As of today, I’m stuck in Lima, Peru for 15 days as the President suddenly closed the borders. Since this announcement, I’ve had many things to manage to get my domestic life in order. While having my coffee the day after learning that Peru would be my home for the next two weeks I started thinking about my expenses (at home and while in Peru).
“Roam Like Home” is a data-usage feature that allows me to access the internet from my mobile phone for $7.00 per day. Naturally, I thought, I’m either going to use wifi or ask Rogers if they are going to waive this fee for travelers stuck abroad so I tweeted at them…
Not only did they respond the same day, but they also tweeted back within an hour. This is better than most companies do without an epidemic hurting operations.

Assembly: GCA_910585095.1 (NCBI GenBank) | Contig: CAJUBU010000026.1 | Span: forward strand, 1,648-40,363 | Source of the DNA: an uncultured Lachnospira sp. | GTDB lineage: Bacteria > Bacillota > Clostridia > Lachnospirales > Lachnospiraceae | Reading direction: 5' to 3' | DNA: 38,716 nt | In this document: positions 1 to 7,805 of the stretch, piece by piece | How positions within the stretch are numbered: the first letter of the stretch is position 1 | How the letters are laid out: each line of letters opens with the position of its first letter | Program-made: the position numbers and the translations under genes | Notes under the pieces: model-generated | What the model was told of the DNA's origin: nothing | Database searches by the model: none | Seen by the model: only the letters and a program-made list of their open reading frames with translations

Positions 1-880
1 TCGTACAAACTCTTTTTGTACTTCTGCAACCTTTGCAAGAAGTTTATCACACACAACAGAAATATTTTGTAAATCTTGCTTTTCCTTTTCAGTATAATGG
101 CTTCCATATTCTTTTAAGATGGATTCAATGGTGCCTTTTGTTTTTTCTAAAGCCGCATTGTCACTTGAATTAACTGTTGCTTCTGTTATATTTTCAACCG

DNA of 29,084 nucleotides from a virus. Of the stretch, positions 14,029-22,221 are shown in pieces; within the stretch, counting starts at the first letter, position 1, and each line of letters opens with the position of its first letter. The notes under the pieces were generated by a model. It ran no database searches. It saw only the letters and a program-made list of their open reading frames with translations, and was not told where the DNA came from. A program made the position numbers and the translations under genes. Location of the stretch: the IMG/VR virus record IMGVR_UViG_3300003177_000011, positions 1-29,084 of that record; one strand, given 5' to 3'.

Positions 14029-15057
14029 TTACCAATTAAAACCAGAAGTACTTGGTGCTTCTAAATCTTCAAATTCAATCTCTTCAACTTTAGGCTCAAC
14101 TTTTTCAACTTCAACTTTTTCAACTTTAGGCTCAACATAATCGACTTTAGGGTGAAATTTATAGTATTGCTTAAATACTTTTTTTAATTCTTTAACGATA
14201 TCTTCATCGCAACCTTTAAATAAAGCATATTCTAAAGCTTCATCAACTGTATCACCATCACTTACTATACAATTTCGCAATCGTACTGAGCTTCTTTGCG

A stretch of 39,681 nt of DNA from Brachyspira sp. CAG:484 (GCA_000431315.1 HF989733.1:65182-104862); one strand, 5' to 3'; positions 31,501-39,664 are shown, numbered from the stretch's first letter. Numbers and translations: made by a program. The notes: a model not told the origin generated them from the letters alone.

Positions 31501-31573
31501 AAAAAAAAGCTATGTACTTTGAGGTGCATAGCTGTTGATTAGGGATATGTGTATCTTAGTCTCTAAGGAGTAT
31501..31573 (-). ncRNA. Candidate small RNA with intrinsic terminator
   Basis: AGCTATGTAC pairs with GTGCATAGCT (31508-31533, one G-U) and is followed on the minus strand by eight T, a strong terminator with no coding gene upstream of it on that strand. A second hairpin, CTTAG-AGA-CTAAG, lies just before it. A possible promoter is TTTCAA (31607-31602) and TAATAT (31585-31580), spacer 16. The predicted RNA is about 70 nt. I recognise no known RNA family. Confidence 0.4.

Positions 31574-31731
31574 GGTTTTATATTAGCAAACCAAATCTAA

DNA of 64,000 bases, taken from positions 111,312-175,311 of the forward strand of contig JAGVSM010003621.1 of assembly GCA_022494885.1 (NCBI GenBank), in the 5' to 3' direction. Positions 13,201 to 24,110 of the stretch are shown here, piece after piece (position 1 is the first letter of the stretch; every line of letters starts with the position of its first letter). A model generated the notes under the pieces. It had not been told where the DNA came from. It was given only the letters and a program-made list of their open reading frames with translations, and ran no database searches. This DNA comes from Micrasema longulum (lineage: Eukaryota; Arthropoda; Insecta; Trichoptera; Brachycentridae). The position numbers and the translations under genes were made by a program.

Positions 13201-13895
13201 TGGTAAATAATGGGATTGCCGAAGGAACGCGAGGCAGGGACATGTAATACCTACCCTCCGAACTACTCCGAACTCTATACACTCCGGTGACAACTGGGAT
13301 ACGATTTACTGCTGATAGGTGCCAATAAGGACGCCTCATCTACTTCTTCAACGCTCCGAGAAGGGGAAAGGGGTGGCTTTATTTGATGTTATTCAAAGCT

After I tweeted at them I thought,
“They will probably take a while to respond…” I thought this because I figured that their business is also being disrupted and they would need to cut labour hours in their contact centre (or whichever department manages their social media customer service). This wasn’t the case. My assumption is that they haven’t reduced labour hours, using a bot or they have a leaner team doing exceptional work.
Shortly after receiving their response on Twitter I also received a text message from them sharing the same messaging as they did on Twitter. They clearly have their communication strategy in place and are serving customers on multiple platforms.
Furthermore, today they announced that they will be waiving overage fees, give free access to some popular channels and they will not suspend services for customers experiencing financial hardship.